555 timer ic

555 Timer IC Schematic Circuit Diagram

The 555 timer IC is an integrated circuit used in a variety of timer, delay, pulse generation, and oscillator applications. Derivatives provide two or four timing circuits in one package. The design was first marketed in 1972 by Signetics. [Wikipedia]

The 555 timer IC is an 8-pin dip plastic packaging chip. Many electronic component makers now manufacture it in significant quantities. Because it is a flexible IC that can be used to create a wide range of applications, it is highly popular among electronic design engineers, workers, students, and hobbyists.

555 Timer IC Schematic Circuit Diagram

Around 27 transistors and 10 to 15 resistors are found in each 555 timer IC. To create a useful project, the IC just requires a few external components. The IC has three modes of operation: oscillator, timer, and one-shot.

The IC has first launched 41 years ago and is still in use today. Its updated CMOS variant, designated 7555 and TLC555, is also available. The previous 555 was a loud chip, but the CMOS version has improved noise reduction circuitry as well as a slew of other new capabilities. The updated version also uses less power in terms of microamperes (uA), making it appropriate for battery-powered applications. In most cases, the 7555 may be used as a straight replacement for the 555.

555 Pin Layout:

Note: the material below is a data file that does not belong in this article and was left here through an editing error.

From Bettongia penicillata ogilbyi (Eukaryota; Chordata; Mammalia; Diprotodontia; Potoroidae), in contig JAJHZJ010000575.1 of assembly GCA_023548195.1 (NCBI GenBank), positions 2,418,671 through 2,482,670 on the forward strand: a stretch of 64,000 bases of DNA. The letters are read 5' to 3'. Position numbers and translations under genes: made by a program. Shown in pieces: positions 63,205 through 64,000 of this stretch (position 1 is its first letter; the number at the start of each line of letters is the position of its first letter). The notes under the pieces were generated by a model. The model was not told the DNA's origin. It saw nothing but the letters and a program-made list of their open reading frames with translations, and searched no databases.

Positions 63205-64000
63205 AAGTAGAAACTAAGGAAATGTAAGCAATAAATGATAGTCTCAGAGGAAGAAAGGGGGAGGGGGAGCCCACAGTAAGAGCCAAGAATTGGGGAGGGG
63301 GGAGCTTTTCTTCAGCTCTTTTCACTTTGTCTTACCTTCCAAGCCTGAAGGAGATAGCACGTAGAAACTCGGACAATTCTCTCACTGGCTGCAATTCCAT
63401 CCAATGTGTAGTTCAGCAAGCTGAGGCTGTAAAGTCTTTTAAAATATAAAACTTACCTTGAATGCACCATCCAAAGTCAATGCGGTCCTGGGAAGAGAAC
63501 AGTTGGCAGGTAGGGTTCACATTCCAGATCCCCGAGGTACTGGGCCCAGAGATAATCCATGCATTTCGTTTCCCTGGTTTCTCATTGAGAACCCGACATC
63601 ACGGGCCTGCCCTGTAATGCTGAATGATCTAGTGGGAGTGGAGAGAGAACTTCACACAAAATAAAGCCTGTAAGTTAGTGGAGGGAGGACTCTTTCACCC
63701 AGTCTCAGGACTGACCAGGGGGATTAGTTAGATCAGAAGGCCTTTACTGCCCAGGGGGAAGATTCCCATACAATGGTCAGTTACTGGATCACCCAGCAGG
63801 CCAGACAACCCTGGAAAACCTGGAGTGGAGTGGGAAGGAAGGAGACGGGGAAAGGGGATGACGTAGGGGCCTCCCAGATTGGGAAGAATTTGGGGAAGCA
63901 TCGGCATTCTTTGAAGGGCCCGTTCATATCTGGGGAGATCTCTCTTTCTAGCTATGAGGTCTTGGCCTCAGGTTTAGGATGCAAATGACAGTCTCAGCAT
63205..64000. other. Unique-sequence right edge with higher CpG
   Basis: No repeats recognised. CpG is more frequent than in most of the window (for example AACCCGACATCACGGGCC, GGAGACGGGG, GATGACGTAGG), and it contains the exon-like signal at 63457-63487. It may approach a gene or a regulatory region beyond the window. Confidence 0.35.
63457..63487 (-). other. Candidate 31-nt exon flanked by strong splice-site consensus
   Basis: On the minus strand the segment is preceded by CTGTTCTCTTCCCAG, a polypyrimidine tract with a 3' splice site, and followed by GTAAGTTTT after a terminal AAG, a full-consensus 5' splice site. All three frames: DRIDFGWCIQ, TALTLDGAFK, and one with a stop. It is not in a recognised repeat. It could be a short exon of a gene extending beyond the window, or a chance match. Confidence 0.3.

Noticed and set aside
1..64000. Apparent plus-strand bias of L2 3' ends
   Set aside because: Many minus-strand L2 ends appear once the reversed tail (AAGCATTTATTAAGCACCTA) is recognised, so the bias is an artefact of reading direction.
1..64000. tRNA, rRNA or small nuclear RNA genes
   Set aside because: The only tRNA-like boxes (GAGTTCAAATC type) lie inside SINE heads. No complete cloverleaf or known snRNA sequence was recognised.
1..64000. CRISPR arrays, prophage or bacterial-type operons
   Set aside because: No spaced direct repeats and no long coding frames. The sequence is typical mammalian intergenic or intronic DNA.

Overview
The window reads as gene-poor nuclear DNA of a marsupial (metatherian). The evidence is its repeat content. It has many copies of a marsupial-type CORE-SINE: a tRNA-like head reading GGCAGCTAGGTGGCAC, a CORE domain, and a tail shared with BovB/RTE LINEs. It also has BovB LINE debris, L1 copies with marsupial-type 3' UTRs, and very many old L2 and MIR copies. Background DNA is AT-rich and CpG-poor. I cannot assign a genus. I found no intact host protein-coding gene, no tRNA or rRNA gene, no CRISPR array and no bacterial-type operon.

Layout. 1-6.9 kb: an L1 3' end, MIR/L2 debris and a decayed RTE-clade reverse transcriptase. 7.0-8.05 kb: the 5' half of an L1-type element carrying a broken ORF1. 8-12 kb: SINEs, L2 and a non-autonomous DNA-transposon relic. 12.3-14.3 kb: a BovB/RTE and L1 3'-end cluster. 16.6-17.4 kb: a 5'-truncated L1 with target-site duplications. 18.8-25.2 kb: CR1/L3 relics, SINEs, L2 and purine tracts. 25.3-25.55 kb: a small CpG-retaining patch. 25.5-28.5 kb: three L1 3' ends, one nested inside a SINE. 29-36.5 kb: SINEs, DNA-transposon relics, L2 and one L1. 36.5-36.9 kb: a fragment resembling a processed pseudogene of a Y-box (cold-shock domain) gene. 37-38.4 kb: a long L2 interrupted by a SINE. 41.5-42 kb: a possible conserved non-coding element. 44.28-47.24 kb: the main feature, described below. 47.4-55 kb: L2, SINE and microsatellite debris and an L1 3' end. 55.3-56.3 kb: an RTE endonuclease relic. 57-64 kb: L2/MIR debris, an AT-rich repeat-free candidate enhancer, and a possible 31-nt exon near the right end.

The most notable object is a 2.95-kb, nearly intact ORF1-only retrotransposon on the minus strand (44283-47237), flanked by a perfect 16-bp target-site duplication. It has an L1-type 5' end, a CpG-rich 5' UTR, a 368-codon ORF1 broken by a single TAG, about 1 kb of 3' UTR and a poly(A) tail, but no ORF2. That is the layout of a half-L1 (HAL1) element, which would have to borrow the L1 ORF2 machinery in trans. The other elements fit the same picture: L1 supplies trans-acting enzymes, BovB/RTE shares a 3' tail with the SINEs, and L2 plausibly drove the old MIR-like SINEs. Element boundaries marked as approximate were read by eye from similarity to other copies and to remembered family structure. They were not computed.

555-timer-pin-layout
CMOS
A complementary metal-oxide semiconductor (CMOS) is the semiconductor technology used in most of today’s integrated circuits (ICs), also known as chips or microchips. CMOS transistors are based on metal-oxide-semiconductor field-effect transistor (MOSFET) technology.
The CMOS battery powers your laptop’s BIOS firmware, which is responsible for booting up your computer and configuring data flow. You can tell if your CMOS battery has died if your laptop has difficulty booting up, if drivers disappear, and if your laptop’s date and time are incorrect.
A complementary metal-oxide semiconductor (CMOS) is the semiconductor technology used in most of today’s integrated circuits (ICs), also known as chips or microchips. CMOS transistors are based on metal-oxide-semiconductor field-effect transistor (MOSFET) technology.
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